Are short stories the embryos of unwritten novels, or are they things in themselves? The great ones—and the greatest are surely Chekhov’s—seem to be saying all that need be said; one does not feel that a skeleton is going around in an overcoat, having forgotten to put on its suit of flesh beforehand; nor, on the other hand, that a lone knee is wandering through the world, foully separated from the parent body. When Chekhov cut off a slice of life, everybody knew where it came from. He wrote about a society, fatigued, disillusioned, and in decline, but still maintaining a deliquescent shape, which provided a widely understood reference system. More than the novel, the short story depended on that system, having so much less scope for creating a new one of its own.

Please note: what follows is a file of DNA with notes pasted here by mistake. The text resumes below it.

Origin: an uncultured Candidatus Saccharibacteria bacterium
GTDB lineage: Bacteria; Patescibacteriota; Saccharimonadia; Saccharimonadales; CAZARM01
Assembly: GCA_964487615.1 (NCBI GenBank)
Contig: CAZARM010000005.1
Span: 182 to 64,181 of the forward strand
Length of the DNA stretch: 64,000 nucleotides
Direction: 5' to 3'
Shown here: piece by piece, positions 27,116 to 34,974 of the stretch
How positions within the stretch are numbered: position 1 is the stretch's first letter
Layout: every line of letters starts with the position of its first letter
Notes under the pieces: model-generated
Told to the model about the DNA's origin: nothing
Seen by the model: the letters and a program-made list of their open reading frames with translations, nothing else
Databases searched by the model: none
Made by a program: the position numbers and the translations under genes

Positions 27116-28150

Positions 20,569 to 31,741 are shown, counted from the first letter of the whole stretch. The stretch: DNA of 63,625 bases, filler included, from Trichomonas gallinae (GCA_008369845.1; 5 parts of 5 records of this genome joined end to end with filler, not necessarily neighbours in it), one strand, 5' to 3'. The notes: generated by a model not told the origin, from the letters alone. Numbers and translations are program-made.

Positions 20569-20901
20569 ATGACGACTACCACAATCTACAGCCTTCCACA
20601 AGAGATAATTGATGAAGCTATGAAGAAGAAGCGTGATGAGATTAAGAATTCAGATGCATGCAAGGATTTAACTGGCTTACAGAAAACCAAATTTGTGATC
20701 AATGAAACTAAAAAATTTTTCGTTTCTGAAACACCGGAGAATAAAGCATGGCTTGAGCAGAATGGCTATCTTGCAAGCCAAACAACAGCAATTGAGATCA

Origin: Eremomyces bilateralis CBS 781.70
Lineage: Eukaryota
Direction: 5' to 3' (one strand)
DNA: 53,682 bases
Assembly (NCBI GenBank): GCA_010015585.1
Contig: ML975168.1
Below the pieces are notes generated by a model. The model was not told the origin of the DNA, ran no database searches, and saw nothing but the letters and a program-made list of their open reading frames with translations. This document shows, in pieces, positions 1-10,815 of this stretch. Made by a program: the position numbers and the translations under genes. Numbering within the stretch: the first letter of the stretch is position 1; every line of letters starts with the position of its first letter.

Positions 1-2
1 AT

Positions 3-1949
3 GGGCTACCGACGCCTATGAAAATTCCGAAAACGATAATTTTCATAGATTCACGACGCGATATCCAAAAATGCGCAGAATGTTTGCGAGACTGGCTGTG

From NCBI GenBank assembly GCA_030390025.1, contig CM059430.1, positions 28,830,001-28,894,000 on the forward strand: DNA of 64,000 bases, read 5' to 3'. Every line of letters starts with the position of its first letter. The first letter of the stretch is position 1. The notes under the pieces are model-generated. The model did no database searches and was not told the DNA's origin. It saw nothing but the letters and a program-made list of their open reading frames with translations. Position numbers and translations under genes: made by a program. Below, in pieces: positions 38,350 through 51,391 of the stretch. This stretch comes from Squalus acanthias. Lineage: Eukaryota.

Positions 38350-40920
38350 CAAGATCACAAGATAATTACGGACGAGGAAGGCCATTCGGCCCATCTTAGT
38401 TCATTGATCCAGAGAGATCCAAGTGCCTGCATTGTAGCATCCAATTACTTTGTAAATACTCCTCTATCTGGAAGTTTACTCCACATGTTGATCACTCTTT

Now that it’s gone, the short story (so handily small-scale and apparently effortless—too good a form to abandon) has cast about for other sources, and opted enthusiastically for the autonomous world of childhood. Reading at random in current short fiction, one comes to shudder at the idea of people being born at all lest they survive to write about their first fifteen years, that inexhaustible reservoir from which so many buckets of the elixir of meaning, pathos, poetry—why, life itself—have been drawn up. Along with narcissism goes another symptom of the form’s lack of motive or vitality: an obsession with brand-naming, itemizing, labeling (think of all the Band-Aids, Thermos jugs, Noblot Desk Pens, Jack Daniels Black Label, Natural Tangee—it puts one in mind of Pop Art), as if these pegs and threads could trap the Gulliver of life. Meantime, alienation itself has become a subject, a self-consuming one, and the more at odds with the center, the apter the writer. How many have been colonials, sexual aberrants, spokesmen of the defeated South, impoverished grandchildren of the affluent And women—the original outsiders.